We are mandated to 16.5 hr shifts every pay period right now and our nursing aids can be mandated twice per pay period.
We get in trouble if we call in for the following shift even though it's only 7.5 hrs to get home, shower, eat, sleep, forget trying to spend time with your family.
I wish we could be relieved of that following g shift but we are too short staffed right now.
Too bad Psych nurses aren't protected by law from being assaulted and battered.
Yeah, no. It is actually lose-lose.
I didn't become a nurse - especially an ED nurse - for "job stability." In as much as I didn't become a nurse to treat "customers" instead of "patients."
This is exactly the kind of hokum peddled by un-supportive management to ensure a continuation of ED abuse and over-crowding. A few years ago at my old ED job, management tried to convince ED nursing staff that an establishment of an "Observation Unit" (monitoring admitted, stable Observation patients - usually for chest pain/ r/o ACS) was in our best interests. More "hours posted" for nurses/techs to pick up, hence bigger paycheck etc.
NONE of the nurses/techs 'assigned' the Obs Unit liked working it - for obvious reasons (not all that different from taking care of holds/boarders!)
And let me remind everyone - ED overcrowding is as serious as a heart attack, and can be just as deadly! How many of you would like to bring your Father or Grandmother to the ED with complaint of chest pain and be told to wait in the waiting room? Or let us assume the initial EKG shows an acute MI but the ED is so full (with emergent and 'non-emergent' complaints), the staff has to "create a bed" to accommodate an obvious emergency - would you like the nurse taking care of your Father or Grandmother, to also be responsible for 5 other patients? Or would you prefer that the nurse be able to hand off her patient load momentarily so that s/he can pay undivided attention to your loved one in their hour of crisis?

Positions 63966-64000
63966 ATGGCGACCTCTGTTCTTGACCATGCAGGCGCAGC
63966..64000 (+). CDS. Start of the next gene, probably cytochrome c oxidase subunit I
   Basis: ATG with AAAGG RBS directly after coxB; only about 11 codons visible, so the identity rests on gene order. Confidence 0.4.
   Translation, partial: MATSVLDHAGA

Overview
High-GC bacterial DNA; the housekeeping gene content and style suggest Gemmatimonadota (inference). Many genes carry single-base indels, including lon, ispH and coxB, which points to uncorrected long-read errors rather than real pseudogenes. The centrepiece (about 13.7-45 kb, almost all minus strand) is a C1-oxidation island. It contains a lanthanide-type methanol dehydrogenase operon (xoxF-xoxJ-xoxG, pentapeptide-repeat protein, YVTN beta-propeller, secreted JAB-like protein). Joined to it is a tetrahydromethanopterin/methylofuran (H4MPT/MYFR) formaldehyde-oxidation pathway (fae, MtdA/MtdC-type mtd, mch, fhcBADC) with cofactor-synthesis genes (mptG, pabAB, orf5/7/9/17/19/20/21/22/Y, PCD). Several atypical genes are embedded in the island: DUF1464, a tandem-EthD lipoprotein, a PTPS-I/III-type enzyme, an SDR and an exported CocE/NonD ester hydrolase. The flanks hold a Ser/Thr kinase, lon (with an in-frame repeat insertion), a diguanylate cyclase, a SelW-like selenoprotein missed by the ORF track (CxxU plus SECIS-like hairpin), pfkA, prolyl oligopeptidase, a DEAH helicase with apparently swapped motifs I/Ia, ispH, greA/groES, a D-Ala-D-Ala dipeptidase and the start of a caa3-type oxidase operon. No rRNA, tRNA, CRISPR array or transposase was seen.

Or let us even assume that the initial EKG at triage was normal or borderline - how many of you would want the triage nurse to send you back to the waiting room instead of a monitored bed? Be truthful!
I had one a few months ago.
Very young, adult female. Came in by EMS. I triaged her out to the waiting room because I had no open beds. At 0830 in the am. She huffed and certainly appeared offended that she was going to the 'waiting room' even though "I came by ambulance."
As the EMTs were wiping down their stretcher and getting ready to head out, I noticed that their radios were going off constantly. The EMTs looked upset. I leaned over and asked "Y'all ok?"
"No. Not ok. That's the third call out requesting an ambulance to transport a critical patient but nobody in the township or county can respond because we're tied up with BS calls!"
The very young, adult female that came by EMS? Her chief complaint?
Nope, not kidding.
* Have you EVER had to take a "chronic headache patient" and smile about it, when it is the patient's 240th visit in the ED in 2016? For the same "chief complaint"?
The ones who are allergic to everything except Dilaudid and Benadryl/Phenergan? None of which are drugs recommended to treat chronic migraines or headaches?
* The ones who refuse Imitrex (for example) because "it doesn't work. That drug what starts with the D... Dilauntin.... usually helps."
* The ones who occupy a stretcher in the ED with their chronic, non-emergent complaint - while 80 year old gramma lies in withering pain in the waiting room!
Not burned out - but I am certainly very frustrated!